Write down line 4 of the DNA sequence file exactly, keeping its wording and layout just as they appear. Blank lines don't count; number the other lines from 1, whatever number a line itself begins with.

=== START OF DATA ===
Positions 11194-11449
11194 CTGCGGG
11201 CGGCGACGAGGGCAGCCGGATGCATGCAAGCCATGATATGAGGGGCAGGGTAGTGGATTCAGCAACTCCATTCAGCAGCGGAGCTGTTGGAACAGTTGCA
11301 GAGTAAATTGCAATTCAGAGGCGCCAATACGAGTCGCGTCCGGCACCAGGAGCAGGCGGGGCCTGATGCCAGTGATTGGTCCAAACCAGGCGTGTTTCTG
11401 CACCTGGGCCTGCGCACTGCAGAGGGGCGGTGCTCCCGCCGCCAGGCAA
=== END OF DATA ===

11301 GAGTAAATTGCAATTCAGAGGCGCCAATACGAGTCGCGTCCGGCACCAGGAGCAGGCGGGGCCTGATGCCAGTGATTGGTCCAAACCAGGCGTGTTTCTG